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NCJRS Abstract

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NCJ Number: 147818 Find in a Library
Title: ON TROUBLED WATERS - PROMOTION AND ADVANCEMENT IN THE 1990S
Journal: FBI Law Enforcement Bulletin  Volume:63  Issue:4  Dated:(April 1994)  Pages:10-14
Author(s): I Grossman; J Doherty
Date Published: 1994
Page Count: 5
Sponsoring Agency: National Institute of Justice/
Rockville, MD 20849
NCJRS Photocopy Services
Rockville, MD 20849-6000
Sale Source: National Institute of Justice/
NCJRS paper reproduction
Box 6000, Dept F
Rockville, MD 20849
United States of America

NCJRS Photocopy Services
Box 6000
Rockville, MD 20849-6000
United States of America
Document: PDF
Publisher: https://www.fbi.gov 
Type: Survey
Format: Article
Language: English
Country: United States of America
Annotation: Promotion and career advancement in the law enforcement community are explored.
Abstract: In the mid-1980s, growth in law enforcement agencies began to stagnate. As with corporate America, the bulge in middle-management law enforcement positions was recognized as a drain on increasingly scarce financial revenues. Many law enforcement administrators were forced to reduce the size of their departments. These reductions have produced serious repercussions for the current generation of officers, not the least of which is the emotional impact on officers who historically have equated promotions with their value to the agency and to their own sense of professional competence. Current economic conditions have reduced the number of opportunities for promotion, no matter how qualified the individual. Failure for young officers to advance begins a pattern of repeated attempts at promotion or applications for specialty assignments, followed by disappointment, a pattern which can result in poor morale, lack of creativity, and lack of commitment to management goals. Possible solutions to this problem include administrators leveling with their officers concerning promotion opportunities, expanding existing psychological services, and the creation of programs that allow officers at all levels to participate in the decisionmaking, growth, development, and operation of their agencies. Community- based policing, problem-oriented policing, self-managing work teams, progressive salary schedules, officer-selected assignments, take-home patrol cars, and career counseling are presented as examples of programs that can positively influence officers' self-worth. 2 endnotes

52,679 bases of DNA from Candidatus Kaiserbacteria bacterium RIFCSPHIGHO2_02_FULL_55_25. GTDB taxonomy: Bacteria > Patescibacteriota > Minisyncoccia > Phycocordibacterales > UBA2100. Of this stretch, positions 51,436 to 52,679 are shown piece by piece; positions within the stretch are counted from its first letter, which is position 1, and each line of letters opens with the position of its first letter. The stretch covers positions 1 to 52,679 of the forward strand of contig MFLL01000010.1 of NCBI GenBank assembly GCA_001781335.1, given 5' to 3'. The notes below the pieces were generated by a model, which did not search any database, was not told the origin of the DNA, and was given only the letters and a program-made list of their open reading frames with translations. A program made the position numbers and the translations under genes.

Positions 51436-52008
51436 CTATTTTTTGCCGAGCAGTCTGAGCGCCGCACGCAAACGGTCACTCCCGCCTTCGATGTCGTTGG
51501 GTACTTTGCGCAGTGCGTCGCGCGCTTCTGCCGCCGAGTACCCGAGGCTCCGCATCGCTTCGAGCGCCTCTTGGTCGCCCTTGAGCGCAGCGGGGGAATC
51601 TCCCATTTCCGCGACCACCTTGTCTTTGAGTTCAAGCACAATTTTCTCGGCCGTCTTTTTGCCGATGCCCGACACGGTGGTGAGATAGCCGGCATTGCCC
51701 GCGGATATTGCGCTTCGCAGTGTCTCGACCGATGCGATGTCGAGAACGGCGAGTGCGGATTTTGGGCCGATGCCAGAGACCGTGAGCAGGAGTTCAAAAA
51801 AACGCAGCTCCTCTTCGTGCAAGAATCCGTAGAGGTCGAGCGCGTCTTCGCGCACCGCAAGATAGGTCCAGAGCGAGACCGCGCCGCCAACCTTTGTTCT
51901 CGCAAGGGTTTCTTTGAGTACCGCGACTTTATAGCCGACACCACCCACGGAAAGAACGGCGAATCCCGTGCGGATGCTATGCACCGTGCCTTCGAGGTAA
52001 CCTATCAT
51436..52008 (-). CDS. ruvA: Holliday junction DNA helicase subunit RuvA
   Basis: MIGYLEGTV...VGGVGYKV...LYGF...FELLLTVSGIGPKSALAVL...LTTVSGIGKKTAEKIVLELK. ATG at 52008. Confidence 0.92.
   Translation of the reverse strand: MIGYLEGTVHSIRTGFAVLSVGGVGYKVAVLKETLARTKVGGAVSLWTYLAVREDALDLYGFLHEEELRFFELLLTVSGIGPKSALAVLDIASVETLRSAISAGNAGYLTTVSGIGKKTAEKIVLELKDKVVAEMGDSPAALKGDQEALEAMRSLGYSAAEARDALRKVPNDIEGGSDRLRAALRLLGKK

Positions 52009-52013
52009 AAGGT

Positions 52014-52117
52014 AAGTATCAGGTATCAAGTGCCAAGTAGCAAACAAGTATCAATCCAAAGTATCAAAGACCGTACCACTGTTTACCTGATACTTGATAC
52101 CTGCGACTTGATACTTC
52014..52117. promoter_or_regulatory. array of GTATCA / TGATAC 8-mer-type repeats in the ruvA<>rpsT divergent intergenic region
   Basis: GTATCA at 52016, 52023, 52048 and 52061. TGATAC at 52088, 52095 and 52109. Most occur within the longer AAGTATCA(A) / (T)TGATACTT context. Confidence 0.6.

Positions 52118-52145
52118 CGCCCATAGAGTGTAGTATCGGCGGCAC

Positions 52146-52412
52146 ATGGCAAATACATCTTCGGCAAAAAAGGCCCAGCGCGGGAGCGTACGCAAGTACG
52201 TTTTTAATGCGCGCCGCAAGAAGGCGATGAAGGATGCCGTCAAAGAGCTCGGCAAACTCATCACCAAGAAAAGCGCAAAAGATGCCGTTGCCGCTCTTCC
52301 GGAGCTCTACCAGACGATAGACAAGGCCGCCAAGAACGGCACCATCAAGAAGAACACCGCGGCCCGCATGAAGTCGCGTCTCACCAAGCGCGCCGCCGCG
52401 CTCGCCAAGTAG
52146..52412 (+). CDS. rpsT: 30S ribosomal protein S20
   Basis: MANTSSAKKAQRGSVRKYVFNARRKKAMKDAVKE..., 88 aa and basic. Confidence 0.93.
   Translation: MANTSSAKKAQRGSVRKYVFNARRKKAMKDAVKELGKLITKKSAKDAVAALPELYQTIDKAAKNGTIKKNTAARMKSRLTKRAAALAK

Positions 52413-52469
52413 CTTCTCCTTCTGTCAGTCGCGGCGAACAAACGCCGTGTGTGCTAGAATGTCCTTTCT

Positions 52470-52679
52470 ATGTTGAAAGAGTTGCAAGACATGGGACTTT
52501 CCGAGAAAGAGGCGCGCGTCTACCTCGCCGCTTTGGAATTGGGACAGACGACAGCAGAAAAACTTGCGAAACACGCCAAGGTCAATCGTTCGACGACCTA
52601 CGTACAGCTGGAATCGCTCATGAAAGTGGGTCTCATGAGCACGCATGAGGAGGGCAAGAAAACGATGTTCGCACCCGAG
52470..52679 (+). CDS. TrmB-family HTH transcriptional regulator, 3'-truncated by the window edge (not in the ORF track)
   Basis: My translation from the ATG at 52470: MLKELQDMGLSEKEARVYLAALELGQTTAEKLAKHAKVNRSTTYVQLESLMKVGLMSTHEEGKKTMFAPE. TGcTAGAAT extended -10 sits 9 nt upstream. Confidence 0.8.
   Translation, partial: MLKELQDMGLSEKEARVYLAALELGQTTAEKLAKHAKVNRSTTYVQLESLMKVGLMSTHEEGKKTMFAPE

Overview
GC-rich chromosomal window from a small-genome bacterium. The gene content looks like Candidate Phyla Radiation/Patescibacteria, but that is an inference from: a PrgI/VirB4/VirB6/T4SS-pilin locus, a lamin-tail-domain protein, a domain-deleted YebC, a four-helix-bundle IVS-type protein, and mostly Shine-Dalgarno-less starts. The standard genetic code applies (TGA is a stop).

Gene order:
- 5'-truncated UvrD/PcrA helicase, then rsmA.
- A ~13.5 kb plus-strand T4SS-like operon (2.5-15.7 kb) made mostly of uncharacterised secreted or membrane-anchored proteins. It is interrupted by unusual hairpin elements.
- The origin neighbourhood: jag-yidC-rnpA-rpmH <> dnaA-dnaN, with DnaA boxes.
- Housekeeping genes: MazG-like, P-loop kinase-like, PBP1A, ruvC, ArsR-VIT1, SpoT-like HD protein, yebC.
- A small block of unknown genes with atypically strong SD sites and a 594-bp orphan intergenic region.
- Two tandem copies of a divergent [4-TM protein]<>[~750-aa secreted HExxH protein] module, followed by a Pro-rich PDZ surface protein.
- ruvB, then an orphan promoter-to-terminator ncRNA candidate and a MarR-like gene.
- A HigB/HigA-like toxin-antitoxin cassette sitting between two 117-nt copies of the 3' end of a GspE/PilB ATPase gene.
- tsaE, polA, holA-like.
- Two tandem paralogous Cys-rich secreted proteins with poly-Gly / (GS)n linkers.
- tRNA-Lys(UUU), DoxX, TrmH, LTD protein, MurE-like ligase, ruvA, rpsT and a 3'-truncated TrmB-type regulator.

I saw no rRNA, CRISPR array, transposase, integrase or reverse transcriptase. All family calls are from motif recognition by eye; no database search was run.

Main Term(s): Police personnel promotion
Index Term(s): Police; Police attitudes
To cite this abstract, use the following link:
http://www.ncjrs.gov/App/publications/abstract.aspx?ID=147818

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